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With DACA, a Young Woman is Able to Help Americans Start a Business

When Dalia Garcia was 4, her parents brought her across the Mexican border without immigration papers. Back home, they had struggled to find work and feared for their safety because gang violence had taken over their home city of Oaxaca. Life in America was not always easy, because Garcia and her brother knew they might come home one day to find their parents gone. “We never talked about it much. They would just say, ‘If we are deported, we will find you,’” recalls Garcia. “We had a notebook with numbers in it to call in case that ever happened. But the family made a life for themselves in Hot Springs, Arkansas.

Garcia’s parents quickly secured jobs at a local poultry farm. The pay was not good, but their employers were helpful, guiding them through school enrollment and helping them navigate their new city. Garcia says a teacher gave her extra English lessons in exchange for learning some Spanish. As she grew older, Garcia knew she would not be able to do certain things, like get a driver’s license. Though she loves learning, she did not know whether she would ever be able to go to college.

Even after a pregnancy changed her plans, she persisted — getting her GED before she applied for Deferred Action for Childhood Arrivals (DACA), a policy that temporarily waives deportation for undocumented immigrants brought to the United States as children, and allows them to work legally in the country. She found solace in the thought that her own children would grow up with less anxiety than she and her brother had experienced. Under DACA, Garcia was also eligible to apply for better jobs. Previously she had worked at a Mexican restaurant as a hostess and server. “It was really hard to get a job before DACA when I told them, ‘I don’t have a driver’s license, I don’t have a social.’” With her new status, she could work in an office. She approached Jacquelynn Cadena, the owner of All Services Consulting, where she now provides much-needed services as a full-time, bilingual administrative assistant. “People come in who have started or are wanting to start companies, and I help them pay bills, get business insurance, and other things like that,” says Garcia. “Being able to speak both Spanish and English is a huge help.” With nearly 1,200 immigrant entrepreneurs living in Arkansas’ Fourth Congressional District, these services are greatly needed.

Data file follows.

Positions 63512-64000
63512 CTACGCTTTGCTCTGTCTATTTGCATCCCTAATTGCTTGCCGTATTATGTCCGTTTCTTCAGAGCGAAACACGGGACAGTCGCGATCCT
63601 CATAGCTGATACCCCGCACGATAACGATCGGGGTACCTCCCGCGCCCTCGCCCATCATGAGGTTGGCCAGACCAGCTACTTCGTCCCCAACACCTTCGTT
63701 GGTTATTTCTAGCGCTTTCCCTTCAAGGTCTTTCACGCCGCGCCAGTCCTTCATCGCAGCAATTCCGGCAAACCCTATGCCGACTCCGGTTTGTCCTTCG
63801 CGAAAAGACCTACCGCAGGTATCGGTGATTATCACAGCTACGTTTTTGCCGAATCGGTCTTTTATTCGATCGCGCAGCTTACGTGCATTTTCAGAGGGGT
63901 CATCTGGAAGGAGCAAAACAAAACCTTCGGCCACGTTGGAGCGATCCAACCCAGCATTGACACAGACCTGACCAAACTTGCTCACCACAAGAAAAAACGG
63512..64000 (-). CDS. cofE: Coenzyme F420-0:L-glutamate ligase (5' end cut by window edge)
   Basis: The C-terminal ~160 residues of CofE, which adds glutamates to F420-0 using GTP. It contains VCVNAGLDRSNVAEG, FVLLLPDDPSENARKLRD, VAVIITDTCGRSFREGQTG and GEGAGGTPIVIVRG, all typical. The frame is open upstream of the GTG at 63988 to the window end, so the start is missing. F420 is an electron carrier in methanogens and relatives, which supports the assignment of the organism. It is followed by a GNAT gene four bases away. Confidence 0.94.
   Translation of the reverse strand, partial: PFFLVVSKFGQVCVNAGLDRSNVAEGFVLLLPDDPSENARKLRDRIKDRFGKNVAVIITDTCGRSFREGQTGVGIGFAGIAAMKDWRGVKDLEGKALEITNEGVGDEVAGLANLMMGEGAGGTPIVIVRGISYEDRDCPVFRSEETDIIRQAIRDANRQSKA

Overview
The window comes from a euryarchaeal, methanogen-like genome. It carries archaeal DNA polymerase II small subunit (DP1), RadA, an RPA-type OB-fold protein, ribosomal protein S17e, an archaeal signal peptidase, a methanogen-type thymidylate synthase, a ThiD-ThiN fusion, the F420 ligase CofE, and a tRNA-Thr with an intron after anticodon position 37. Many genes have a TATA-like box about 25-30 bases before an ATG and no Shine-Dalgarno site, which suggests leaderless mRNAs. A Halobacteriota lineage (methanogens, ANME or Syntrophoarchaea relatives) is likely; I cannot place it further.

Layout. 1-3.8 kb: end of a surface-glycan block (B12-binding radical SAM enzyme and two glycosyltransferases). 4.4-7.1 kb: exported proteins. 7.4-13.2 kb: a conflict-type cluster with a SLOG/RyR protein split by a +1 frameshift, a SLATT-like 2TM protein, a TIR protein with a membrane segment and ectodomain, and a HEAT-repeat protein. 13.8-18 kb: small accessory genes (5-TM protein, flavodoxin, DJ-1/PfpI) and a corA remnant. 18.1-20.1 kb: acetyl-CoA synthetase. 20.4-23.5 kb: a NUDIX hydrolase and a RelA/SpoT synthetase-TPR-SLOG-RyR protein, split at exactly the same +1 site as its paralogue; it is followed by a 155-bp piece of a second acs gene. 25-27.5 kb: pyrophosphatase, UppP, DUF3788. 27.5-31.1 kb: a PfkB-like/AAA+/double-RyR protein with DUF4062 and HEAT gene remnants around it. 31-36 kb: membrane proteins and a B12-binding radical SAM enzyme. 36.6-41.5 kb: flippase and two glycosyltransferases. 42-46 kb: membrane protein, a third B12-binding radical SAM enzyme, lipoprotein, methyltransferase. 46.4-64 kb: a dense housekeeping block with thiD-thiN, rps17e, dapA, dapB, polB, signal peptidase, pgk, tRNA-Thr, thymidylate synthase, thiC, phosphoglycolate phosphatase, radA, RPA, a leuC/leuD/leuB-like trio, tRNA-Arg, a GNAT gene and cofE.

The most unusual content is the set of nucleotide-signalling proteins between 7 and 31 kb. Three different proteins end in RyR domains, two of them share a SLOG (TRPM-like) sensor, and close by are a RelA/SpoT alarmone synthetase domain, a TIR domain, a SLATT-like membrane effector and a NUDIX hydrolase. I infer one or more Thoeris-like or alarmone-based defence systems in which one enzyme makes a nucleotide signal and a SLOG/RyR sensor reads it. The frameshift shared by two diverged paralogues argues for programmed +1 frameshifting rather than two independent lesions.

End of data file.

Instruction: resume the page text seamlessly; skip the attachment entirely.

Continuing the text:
There are a lot of people like me who are hoping to grow and accomplish things, and having that ticking clock hanging over us prevents us.

Her DACA status has also enabled Garcia to open a bank account and get a credit card. “I am trying to build my credit, because I want to buy my own house in the future,” she says. Immigrant families have long played an important role building housing wealth in the United States. In recent decades, the country’s 40 million immigrants increased U.S. housing wealth by $3.7 trillion, according to New American Economy. More than 5,000 immigrants in Garcia’s district currently own homes in the area.

Unfortunately, with DACA now set to end in March 2018 unless Congress acts, Garcia’s future is uncertain. “It’s scary to know that my DACA status could soon be taken away,” she says. “I have two kids now, and their father is from El Salvador and also has DACA, so what we do? My son is 4 and speaks perfect English, but not much Spanish. We do not want to go back to Mexico where there is violence. I have not been there since I was little, so I do not know how to provide for them there.”

Garcia would like to see immigration reform that includes a permanent solution to DACA, including a policy that offers at least temporary legal residency, for two years or more. Such a policy would go a long way to reducing the fear and work restrictions that is preventing young, aspiring Americans to contribute to American society.

“There are a lot of people like me who are hoping to grow and accomplish things, and having that ticking clock hanging over us prevents us,” she says. “We deserve more than that.”

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